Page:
Arnold and Mabel Beckman Professor and Head,
Laboratory of Biochemistry and Molecular Biology,
The Rockefeller University

Transcriptional Regulatory Mechanisms in Animal Cells

Recommended Readings

Cevher, M. A., Shi, Y., Li, D., Chait, B. T., Malik, S., & Roeder, R. G. (2014). Reconstitution of active human core Mediator complex reveals a critical role of the MED14 subunit. Nature Structural & Molecular Biology, 21(12), 1028-34. doi: 10.1038/nsmb.2914

Deshpande, A. J., Deshpande, A., Sinha, A. U., Chen, L., Chang, J., Cihan, A., … & Armstrong, S. A. (2014). AF10 regulates progressive H3K79 methylation and HOX gene expression in diverse AML subtypes. Cancer Cell, 26(6), 896-908. doi: 10.1016/j.ccell.2014.10.009

Iida, S., Chen, W., Nakadai, T., Ohkuma, Y., & Roeder, R. G. (2015). PRDM16 enhances nuclear receptor-dependent transcription of the brown fat-specific Ucp1 gene through interactions with Mediator subunit MED1. Genes & Development, 29(3), 308-321. doi:10.1101/gad.252809.114

Sabari, B. R., Tang, Z., Huang, H., Yong-Gonzalez, V., Molina, H., Kong, H. E., … & Allis, C. D. (2015). Intracellular Crotonyl-CoA Stimulates Transcription through p300-Catalyzed Histone Crotonylation. Molecular Cell, 58(2), 203-215. doi:10.1016/j.molcel.2015.02.029

Zhang, P., Tu, B., Wang, H., Cao, Z., Tang, M., Zhang, C., … & Zhu, W. G. (2014). Tumor suppressor p53 cooperates with SIRT6 to regulate gluconeogenesis by promoting FoxO1 nuclear exclusion. Proceedings of the National Academy of Sciences, 111(29), 10684-10689. doi:10.1073/pnas.1411026111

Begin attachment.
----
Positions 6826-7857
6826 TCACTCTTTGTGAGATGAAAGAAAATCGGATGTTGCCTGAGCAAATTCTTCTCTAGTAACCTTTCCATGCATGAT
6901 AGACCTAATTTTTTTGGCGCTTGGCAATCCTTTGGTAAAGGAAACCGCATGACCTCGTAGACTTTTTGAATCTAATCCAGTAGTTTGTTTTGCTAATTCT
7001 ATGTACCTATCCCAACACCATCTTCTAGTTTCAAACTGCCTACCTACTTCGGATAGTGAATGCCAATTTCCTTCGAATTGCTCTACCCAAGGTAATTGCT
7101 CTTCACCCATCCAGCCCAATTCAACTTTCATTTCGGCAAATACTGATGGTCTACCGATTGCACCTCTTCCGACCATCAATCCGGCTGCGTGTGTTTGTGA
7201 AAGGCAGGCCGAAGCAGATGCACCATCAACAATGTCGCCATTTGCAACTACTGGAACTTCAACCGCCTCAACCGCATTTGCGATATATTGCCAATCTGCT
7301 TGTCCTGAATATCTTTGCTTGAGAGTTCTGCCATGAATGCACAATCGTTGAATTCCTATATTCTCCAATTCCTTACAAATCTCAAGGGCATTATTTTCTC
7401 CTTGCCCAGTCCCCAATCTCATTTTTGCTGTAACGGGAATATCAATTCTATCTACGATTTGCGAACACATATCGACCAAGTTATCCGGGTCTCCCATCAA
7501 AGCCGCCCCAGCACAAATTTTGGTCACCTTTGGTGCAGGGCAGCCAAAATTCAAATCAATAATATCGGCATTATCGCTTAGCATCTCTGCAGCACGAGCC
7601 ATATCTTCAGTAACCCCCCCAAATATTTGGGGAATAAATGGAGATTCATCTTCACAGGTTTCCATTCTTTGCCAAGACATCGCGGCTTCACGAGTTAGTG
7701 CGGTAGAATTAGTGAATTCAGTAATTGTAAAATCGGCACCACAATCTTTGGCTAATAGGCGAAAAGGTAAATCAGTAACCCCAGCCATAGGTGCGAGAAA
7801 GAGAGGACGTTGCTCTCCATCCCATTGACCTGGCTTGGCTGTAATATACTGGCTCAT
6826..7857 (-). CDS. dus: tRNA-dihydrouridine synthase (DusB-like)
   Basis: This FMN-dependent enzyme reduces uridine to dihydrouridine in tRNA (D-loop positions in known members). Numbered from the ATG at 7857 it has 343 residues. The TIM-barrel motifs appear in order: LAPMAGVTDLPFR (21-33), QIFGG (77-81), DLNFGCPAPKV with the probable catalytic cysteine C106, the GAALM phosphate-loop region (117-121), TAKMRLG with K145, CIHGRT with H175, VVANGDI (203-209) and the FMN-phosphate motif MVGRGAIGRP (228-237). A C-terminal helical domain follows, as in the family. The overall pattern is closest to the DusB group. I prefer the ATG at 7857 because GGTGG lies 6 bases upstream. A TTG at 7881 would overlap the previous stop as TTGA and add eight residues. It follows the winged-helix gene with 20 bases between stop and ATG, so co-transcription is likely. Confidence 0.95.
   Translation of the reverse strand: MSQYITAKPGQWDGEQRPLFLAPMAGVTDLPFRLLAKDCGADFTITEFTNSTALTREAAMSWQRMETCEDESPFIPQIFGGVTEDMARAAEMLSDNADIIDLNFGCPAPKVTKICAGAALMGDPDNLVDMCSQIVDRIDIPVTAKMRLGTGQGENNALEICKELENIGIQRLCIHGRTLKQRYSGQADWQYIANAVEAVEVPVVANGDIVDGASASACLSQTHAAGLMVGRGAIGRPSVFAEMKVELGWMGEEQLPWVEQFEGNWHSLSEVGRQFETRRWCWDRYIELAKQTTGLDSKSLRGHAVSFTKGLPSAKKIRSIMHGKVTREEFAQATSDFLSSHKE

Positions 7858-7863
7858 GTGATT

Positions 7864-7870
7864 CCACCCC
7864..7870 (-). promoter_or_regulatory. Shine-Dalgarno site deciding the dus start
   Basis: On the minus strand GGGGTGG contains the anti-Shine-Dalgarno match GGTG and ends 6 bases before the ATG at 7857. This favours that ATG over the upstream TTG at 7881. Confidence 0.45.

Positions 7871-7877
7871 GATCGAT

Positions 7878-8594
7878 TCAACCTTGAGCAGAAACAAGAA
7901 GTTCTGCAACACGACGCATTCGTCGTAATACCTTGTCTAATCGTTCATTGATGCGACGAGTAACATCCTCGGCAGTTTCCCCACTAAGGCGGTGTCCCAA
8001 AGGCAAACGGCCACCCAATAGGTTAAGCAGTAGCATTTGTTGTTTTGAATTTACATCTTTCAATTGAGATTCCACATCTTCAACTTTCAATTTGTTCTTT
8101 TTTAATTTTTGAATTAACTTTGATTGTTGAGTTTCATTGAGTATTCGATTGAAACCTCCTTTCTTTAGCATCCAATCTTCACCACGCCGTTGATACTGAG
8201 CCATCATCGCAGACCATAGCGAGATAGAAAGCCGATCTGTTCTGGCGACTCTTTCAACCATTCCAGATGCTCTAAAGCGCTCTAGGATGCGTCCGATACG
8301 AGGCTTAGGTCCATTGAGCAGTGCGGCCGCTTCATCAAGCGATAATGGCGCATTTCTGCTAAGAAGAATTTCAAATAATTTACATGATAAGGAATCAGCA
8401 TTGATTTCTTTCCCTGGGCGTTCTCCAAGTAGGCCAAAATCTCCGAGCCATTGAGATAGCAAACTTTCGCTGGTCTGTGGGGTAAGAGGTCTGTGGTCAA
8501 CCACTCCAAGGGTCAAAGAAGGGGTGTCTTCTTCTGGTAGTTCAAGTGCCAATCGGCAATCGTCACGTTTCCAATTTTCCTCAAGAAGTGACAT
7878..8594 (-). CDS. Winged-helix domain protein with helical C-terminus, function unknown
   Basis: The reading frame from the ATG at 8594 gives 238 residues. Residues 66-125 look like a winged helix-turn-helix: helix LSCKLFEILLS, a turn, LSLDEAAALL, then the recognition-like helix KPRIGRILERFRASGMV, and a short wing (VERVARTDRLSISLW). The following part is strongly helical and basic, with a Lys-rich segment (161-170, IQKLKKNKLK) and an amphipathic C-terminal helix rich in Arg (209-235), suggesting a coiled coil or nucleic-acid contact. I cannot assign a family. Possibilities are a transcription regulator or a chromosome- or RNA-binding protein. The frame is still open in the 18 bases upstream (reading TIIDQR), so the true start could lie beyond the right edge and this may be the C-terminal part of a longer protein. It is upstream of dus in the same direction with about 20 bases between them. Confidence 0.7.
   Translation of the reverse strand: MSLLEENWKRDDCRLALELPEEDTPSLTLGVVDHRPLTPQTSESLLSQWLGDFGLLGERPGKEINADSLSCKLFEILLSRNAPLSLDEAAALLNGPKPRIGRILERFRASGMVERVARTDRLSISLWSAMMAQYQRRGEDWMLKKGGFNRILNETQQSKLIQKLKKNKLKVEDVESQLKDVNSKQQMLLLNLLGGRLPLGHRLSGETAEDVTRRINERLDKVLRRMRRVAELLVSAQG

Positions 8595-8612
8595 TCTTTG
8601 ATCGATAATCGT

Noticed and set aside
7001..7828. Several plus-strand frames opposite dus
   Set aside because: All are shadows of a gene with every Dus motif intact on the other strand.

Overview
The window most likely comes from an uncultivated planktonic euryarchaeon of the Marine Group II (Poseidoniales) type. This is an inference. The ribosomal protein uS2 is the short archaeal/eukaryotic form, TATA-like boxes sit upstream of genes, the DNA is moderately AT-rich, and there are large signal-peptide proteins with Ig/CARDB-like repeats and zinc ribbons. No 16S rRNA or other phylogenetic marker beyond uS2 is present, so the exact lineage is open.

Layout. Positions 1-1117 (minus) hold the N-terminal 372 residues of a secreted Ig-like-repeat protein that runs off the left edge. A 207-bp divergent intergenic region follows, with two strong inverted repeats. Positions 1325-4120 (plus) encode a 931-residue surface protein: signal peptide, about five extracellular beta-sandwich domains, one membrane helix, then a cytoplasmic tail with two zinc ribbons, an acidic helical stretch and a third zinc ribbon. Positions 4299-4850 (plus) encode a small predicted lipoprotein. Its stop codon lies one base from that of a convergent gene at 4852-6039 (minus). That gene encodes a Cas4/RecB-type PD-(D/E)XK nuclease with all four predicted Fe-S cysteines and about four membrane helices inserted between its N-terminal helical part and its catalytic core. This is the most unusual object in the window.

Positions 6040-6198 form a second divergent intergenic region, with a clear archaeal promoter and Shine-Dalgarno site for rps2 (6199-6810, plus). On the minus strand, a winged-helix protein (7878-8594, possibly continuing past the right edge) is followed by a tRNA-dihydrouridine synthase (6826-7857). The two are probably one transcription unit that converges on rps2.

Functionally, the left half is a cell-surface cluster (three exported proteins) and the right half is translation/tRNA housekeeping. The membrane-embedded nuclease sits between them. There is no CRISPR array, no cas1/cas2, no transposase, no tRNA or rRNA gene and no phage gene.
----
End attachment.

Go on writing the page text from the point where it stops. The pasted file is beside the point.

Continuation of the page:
Recommended Readings: Jeffrey V. Ravetch, M.D., Ph.D., November 9th

Monday Lecture Series
Monday, November 9, 2015
4:00 p.m., Carson Family Auditorium (CRC)

Jeffrey V. Ravetch, M.D., Ph.D.
Theresa and Eugene M. Lang Professor and Head,
Laboratory of Molecular Genetics and Immunology,
The Rockefeller University

Diversification of antibody effector function

Recommended Readings

Empirical Articles

Bournazos, S., Klein, F., Pietzsch, J., Seaman, M. S., Nussenzweig, M. C., & Ravetch, J. V. (2014). Broadly neutralizing anti-HIV-1 antibodies require Fc effector functions for in vivo activity. Cell, 158(6), 1243-1253. doi: 10.1016/j.cell.2014.08.023

DiLillo, D. J., & Ravetch, J. V. (2015). Differential Fc-receptor engagement drives an anti-tumor vaccinal effect. Cell, 161(5), 1035-1045. doi:10.1016/j.cell.2015.04.016

Fiebiger, B. M., Maamary, J., Pincetic, A., & Ravetch, J. V. (2015). Protection in antibody-and T cell-mediated autoimmune diseases by antiinflammatory IgG Fcs requires type II FcRs. Proceedings of the National Academy of Sciences, 112(18), E2385-E2394. doi:10.1073/pnas.1505292112

Wang, T. T., Maamary, J., Tan, G. S., Bournazos, S., Davis, C. W., Krammer, F., … & Ravetch, J. V. (2015). Anti-HA glycoforms drive B cell affinity selection and determine influenza vaccine efficacy. Cell, 162(1), 160-169. doi:10.1016/j.cell.2015.06.026

Review Papers

Bournazos, S., DiLillo, D. J., & Ravetch, J. V. (2015). The role of Fc–FcγR interactions in IgG-mediated microbial neutralization. The Journal of Experimental Medicine, 212(9), 1361-1369. doi:10.1084/jem.20151267